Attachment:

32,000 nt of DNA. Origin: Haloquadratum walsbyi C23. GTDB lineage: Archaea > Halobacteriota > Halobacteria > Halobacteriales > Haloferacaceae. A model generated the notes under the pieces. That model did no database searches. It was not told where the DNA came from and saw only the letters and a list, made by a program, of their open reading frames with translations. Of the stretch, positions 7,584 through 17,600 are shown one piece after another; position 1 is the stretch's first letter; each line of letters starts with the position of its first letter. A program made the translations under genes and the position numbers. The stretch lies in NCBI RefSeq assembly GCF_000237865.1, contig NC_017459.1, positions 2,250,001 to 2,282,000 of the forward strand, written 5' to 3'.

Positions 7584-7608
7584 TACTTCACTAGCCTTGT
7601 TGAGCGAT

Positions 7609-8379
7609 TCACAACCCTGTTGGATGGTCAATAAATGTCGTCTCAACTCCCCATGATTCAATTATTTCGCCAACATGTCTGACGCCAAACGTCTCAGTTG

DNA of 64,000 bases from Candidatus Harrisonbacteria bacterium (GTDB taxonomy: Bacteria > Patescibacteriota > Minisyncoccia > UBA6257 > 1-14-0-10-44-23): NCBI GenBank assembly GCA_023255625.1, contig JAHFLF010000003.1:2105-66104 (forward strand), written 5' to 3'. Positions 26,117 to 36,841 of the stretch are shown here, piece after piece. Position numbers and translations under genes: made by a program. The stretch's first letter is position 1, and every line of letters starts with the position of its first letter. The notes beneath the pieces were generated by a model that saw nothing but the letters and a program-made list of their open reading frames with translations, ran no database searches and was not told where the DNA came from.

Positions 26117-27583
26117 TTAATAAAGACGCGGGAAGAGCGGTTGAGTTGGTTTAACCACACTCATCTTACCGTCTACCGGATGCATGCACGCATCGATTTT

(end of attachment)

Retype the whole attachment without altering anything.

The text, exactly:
32,000 nt of DNA. Origin: Haloquadratum walsbyi C23. GTDB lineage: Archaea > Halobacteriota > Halobacteria > Halobacteriales > Haloferacaceae. A model generated the notes under the pieces. That model did no database searches. It was not told where the DNA came from and saw only the letters and a list, made by a program, of their open reading frames with translations. Of the stretch, positions 7,584 through 17,600 are shown one piece after another; position 1 is the stretch's first letter; each line of letters starts with the position of its first letter. A program made the translations under genes and the position numbers. The stretch lies in NCBI RefSeq assembly GCF_000237865.1, contig NC_017459.1, positions 2,250,001 to 2,282,000 of the forward strand, written 5' to 3'.

Positions 7584-7608
7584 TACTTCACTAGCCTTGT
7601 TGAGCGAT

Positions 7609-8379
7609 TCACAACCCTGTTGGATGGTCAATAAATGTCGTCTCAACTCCCCATGATTCAATTATTTCGCCAACATGTCTGACGCCAAACGTCTCAGTTG

DNA of 64,000 bases from Candidatus Harrisonbacteria bacterium (GTDB taxonomy: Bacteria > Patescibacteriota > Minisyncoccia > UBA6257 > 1-14-0-10-44-23): NCBI GenBank assembly GCA_023255625.1, contig JAHFLF010000003.1:2105-66104 (forward strand), written 5' to 3'. Positions 26,117 to 36,841 of the stretch are shown here, piece after piece. Position numbers and translations under genes: made by a program. The stretch's first letter is position 1, and every line of letters starts with the position of its first letter. The notes beneath the pieces were generated by a model that saw nothing but the letters and a program-made list of their open reading frames with translations, ran no database searches and was not told where the DNA came from.

Positions 26117-27583
26117 TTAATAAAGACGCGGGAAGAGCGGTTGAGTTGGTTTAACCACACTCATCTTACCGTCTACCGGATGCATGCACGCATCGATTTT